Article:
Monday, October 20, 2008

No Zombie Vampire Superpokes Please, We're Scientists

The last couple of weeks have been pretty hectic, with lots of face time on both our undergraduate PLE module (going very well thank you, very impressed with some of the skills students are showing and there are interesting signs of online communities developing). Our postgraduate Small Worlds project is also progressing. We ran two non-virtual training sessions (thanks to those who helped out) which 27 people attended, and the Small Worlds site now has nearly 70 members. Several members are Twittering away, we have further events planned over the next few weeks, and Google Analytics shows that there is steady traffic on the site.

Small Worlds Tag Cloud

So I should be pretty happy, but I having a nagging sense that something isn't quite right. Over the past couple of weeks (since I wrote this), I've been falling out of love with WetPaint, which we chose as the repository or hub to base Small Worlds around. When writing pages for training sessions, I'm starting to find the (understandable) restrictions on content embedding more restrictive and annoying, but the worst problem is the inability to easily extract or get at data regarding the members. Because WetPaint splits off the members profile pages and treats them separately to wiki pages, I can't find out who has listed certain interests, etc, without going through all the members one at a time. Now privacy is good and I can understand why WetPaint works this way, but this is hindering the intentions of the Small Worlds project.

Something that concerns me even more is the way members are, again understandably, using the social features provided by Wetpaint. There are a lot of Friend requests and private messages flying around. The Small Worlds site was never intended to be a destination, only a data collection tool and a jumping off point for other networks with better functionality. That was the reason we didn't base Small Worlds on Ning, because we didn't want it to be a ghetto. But now there's fairly stong evidence that some users are signing up to Small Worlds, but not moving on to the other destinations we intended them to find. With the Small Worlds project, we didn't set out to build a social network for scientists. The last thing anyone needs right now is another social network. We intended to facilitate uptake of more suitable tools for scientists than Facebook, and to foster networks on sites with the best affordances (e.g. Twitter for communication, social bookmarking, etc).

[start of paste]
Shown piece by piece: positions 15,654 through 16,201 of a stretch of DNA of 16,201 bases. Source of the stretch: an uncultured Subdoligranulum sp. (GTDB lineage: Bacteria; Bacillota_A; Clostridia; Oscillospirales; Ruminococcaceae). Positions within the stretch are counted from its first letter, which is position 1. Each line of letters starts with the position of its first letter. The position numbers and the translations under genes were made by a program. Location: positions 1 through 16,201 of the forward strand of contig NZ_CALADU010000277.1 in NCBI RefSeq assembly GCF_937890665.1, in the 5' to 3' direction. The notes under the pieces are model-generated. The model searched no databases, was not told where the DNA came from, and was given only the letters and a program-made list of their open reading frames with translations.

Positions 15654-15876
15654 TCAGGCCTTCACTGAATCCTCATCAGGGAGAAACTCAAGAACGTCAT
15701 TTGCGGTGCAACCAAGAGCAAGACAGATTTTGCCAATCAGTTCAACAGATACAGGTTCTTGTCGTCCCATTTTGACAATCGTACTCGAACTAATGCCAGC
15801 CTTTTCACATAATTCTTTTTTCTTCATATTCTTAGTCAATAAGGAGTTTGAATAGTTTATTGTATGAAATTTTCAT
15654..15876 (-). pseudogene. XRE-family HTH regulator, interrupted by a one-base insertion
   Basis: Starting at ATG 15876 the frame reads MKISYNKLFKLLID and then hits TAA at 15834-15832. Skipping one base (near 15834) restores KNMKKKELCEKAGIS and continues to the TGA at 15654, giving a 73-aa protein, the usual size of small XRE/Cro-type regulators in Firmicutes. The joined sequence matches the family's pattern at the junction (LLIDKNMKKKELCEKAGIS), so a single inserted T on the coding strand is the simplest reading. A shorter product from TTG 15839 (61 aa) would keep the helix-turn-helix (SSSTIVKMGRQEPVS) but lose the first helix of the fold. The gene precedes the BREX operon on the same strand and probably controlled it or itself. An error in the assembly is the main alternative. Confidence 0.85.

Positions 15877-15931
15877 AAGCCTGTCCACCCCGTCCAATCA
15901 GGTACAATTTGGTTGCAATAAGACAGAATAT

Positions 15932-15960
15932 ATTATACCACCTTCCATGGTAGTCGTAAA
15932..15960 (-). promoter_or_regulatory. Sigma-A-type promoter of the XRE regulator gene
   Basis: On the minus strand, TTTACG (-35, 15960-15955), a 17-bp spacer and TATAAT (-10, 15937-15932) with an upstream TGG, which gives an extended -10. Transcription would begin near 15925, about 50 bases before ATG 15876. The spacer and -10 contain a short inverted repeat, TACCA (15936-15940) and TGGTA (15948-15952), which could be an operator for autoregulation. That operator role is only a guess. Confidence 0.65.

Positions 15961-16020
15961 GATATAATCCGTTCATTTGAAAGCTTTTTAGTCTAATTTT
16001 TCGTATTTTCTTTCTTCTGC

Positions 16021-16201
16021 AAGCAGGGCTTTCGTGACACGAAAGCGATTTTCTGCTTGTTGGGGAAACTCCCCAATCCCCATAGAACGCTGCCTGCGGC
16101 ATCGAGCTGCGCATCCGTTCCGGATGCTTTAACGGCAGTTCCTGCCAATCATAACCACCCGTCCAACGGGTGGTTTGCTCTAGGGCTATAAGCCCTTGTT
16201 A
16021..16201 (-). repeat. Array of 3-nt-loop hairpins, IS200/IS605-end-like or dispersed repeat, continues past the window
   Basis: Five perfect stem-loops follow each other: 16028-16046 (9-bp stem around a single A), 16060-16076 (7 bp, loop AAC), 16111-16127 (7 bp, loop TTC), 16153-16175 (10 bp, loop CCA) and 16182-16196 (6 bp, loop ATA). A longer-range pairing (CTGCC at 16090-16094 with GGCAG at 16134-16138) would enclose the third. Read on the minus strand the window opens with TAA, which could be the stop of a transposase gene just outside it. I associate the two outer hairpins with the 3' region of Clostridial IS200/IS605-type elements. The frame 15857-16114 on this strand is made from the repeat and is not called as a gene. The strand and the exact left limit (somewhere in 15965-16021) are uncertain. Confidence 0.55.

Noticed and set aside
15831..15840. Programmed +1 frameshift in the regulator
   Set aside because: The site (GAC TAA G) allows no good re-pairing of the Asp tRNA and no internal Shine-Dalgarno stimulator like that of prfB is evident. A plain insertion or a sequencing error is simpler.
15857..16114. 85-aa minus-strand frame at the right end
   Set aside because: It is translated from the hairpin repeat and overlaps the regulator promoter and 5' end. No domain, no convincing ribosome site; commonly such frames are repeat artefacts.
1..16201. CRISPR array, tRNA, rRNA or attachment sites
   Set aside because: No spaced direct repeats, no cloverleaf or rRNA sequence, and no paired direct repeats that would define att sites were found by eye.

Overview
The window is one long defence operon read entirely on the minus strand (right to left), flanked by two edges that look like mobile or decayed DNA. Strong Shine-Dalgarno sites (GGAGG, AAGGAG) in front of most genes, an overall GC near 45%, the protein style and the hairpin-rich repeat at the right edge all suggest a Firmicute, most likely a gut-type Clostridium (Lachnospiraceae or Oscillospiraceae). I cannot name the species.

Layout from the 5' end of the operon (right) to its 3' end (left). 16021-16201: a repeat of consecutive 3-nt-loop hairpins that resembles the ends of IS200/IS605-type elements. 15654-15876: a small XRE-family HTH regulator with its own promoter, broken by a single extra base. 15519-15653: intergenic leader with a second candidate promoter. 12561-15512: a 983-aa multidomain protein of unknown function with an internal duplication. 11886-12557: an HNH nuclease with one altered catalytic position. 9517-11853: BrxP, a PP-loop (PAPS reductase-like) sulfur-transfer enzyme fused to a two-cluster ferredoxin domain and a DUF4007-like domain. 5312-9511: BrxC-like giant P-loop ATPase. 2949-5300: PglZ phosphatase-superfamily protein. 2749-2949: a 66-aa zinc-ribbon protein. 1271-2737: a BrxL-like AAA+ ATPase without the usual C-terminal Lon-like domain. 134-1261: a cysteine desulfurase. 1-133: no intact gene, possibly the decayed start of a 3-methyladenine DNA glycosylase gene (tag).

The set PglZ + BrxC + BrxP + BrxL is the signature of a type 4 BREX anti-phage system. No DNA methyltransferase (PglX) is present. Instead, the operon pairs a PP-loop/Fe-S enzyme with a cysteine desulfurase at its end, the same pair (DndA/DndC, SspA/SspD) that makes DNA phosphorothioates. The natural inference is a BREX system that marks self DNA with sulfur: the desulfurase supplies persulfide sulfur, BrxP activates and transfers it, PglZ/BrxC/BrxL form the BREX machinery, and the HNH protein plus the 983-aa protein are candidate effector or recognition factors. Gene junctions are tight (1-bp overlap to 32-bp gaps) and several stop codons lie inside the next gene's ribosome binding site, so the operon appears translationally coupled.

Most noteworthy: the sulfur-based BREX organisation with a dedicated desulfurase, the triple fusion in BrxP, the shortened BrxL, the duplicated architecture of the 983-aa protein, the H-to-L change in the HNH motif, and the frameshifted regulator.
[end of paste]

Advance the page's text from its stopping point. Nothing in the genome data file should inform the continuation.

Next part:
So I'm facing a tough choice. Having got this far, do I leave Small Worlds where it is on WetPaint, or bite the bullet and move to a better architecture (and if so, what?). My gut feeling is that however painful, a move might be the right decision. I've been in this position before. Both of my blogs have been repurposed, rebadged and moved, all of which were painful at the time but which turned out to be the right long term decisions. And Small Worlds is nothing if not a long term project.

So if we were to move, where should we go? There's plenty of advice around about building a social network, but not much about how to prevent a site becoming too social. It took me a long time to grok Friendfeed, but I finally feel like I'm getting there, and I'm pondering whether a Friendfeed room might be a better home for Small Worlds. On the other hand, I've still got lingering doubts about whether WordPress might be a solution.

So I really need your input. Should I stay or should I go? And how do you build an antisocial network?